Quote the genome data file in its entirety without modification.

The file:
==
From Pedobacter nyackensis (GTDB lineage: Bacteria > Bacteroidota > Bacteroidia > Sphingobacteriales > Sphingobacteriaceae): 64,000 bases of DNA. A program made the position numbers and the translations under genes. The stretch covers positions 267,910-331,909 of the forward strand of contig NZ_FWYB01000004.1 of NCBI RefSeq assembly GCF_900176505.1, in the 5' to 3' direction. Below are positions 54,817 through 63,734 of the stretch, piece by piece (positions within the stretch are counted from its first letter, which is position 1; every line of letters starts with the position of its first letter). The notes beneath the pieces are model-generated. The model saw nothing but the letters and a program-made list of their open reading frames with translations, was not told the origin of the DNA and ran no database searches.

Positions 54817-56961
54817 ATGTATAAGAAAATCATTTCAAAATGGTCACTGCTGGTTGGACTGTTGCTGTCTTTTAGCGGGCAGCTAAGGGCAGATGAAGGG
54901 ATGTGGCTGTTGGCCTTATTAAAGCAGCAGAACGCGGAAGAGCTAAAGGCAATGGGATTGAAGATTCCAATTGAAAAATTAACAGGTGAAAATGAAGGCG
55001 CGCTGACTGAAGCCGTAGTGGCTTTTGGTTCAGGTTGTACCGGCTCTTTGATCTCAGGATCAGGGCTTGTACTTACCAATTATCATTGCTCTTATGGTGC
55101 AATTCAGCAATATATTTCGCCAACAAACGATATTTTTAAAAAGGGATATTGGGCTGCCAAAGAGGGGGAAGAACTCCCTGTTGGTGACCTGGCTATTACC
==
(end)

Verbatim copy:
From Pedobacter nyackensis (GTDB lineage: Bacteria > Bacteroidota > Bacteroidia > Sphingobacteriales > Sphingobacteriaceae): 64,000 bases of DNA. A program made the position numbers and the translations under genes. The stretch covers positions 267,910-331,909 of the forward strand of contig NZ_FWYB01000004.1 of NCBI RefSeq assembly GCF_900176505.1, in the 5' to 3' direction. Below are positions 54,817 through 63,734 of the stretch, piece by piece (positions within the stretch are counted from its first letter, which is position 1; every line of letters starts with the position of its first letter). The notes beneath the pieces are model-generated. The model saw nothing but the letters and a program-made list of their open reading frames with translations, was not told the origin of the DNA and ran no database searches.

Positions 54817-56961
54817 ATGTATAAGAAAATCATTTCAAAATGGTCACTGCTGGTTGGACTGTTGCTGTCTTTTAGCGGGCAGCTAAGGGCAGATGAAGGG
54901 ATGTGGCTGTTGGCCTTATTAAAGCAGCAGAACGCGGAAGAGCTAAAGGCAATGGGATTGAAGATTCCAATTGAAAAATTAACAGGTGAAAATGAAGGCG
55001 CGCTGACTGAAGCCGTAGTGGCTTTTGGTTCAGGTTGTACCGGCTCTTTGATCTCAGGATCAGGGCTTGTACTTACCAATTATCATTGCTCTTATGGTGC
55101 AATTCAGCAATATATTTCGCCAACAAACGATATTTTTAAAAAGGGATATTGGGCTGCCAAAGAGGGGGAAGAACTCCCTGTTGGTGACCTGGCTATTACC